Facebook is close to reaching a deal with the Federal Trade Commission over charges that the social network engaged in "deceptive behaviour" when changing its privacy settings, according to a report yesterday in the Wall Street Journal.
The settlement, which reportedly calls for Facebook to get consent before making "material retroactive changes", is awaiting approval from the agency, the Journal said. Citing unnamed sources, the report also said the agreement would require Facebook to submit to independent privacy audits for 20 years.
Facebook declined to comment.
The FTC charges reportedly stem from changes the social network made to its privacy settings late in 2009. The changes, according to critics, made certain information public by default, such as user names, city of residence, profile pictures, fan pages and friend lists.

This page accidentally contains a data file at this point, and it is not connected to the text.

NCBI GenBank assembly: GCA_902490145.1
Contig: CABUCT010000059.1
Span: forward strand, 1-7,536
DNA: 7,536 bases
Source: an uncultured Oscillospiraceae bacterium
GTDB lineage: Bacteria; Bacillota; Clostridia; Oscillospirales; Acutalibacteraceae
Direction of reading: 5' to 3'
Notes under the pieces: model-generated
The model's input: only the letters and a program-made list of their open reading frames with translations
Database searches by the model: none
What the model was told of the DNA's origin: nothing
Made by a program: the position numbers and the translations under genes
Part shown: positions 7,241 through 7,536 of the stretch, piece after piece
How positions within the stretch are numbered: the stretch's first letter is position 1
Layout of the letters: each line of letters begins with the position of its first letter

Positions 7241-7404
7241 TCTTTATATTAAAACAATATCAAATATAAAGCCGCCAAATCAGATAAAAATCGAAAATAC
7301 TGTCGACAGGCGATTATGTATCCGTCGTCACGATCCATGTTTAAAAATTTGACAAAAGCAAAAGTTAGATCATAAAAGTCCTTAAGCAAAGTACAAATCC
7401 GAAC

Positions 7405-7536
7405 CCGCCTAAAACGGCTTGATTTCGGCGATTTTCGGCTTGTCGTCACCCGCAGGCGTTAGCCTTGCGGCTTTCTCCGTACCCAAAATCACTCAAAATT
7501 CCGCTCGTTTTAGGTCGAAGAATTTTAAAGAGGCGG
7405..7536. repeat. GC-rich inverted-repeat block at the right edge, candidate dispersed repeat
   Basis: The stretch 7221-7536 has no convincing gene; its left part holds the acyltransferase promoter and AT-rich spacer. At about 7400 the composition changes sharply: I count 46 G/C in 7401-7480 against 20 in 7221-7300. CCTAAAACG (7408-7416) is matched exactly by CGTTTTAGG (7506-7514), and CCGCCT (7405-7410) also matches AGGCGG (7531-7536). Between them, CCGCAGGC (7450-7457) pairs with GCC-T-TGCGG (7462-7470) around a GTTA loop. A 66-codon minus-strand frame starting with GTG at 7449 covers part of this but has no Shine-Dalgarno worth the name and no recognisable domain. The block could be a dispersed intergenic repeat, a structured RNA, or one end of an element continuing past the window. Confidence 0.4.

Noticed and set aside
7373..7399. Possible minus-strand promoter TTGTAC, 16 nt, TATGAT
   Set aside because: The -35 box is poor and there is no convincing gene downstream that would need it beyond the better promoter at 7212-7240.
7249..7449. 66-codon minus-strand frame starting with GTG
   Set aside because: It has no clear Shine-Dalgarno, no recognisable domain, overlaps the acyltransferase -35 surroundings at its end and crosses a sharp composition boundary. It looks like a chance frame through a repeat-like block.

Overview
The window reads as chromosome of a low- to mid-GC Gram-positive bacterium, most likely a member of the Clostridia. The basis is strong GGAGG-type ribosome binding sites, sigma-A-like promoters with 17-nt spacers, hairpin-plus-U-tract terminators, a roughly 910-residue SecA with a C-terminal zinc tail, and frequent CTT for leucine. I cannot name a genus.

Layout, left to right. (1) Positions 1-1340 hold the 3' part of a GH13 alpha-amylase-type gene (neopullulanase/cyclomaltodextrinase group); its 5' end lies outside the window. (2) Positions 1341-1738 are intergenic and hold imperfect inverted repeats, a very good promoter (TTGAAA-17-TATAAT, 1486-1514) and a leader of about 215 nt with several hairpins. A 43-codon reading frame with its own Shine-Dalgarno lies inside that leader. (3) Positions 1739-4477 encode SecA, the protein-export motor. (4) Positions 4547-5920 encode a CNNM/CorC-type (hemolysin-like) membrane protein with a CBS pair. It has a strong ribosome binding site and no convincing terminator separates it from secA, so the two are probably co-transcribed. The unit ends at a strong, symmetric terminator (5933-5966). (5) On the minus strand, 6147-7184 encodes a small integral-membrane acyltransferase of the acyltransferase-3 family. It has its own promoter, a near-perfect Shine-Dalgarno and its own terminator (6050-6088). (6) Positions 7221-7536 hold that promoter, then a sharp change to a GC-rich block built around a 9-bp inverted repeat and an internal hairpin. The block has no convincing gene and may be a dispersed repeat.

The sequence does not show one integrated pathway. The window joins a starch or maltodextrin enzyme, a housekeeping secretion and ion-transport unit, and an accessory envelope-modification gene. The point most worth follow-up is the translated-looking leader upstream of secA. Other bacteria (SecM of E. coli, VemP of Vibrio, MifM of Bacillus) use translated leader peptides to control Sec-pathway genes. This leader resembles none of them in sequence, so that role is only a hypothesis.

Over the past several years, Facebook and its CEO Mark Zuckerberg have been involved in several skirmishes over privacy.
The company took heat for changing its privacy policies, having complicated privacy controls and for letting popular applications, such as Farmville and Texas HoldEm Poker, share user information with third parties.
In September, two lawmakers called for the FTC to launch an investigation into Facebook's tracking of its users even after they leave the social networking site.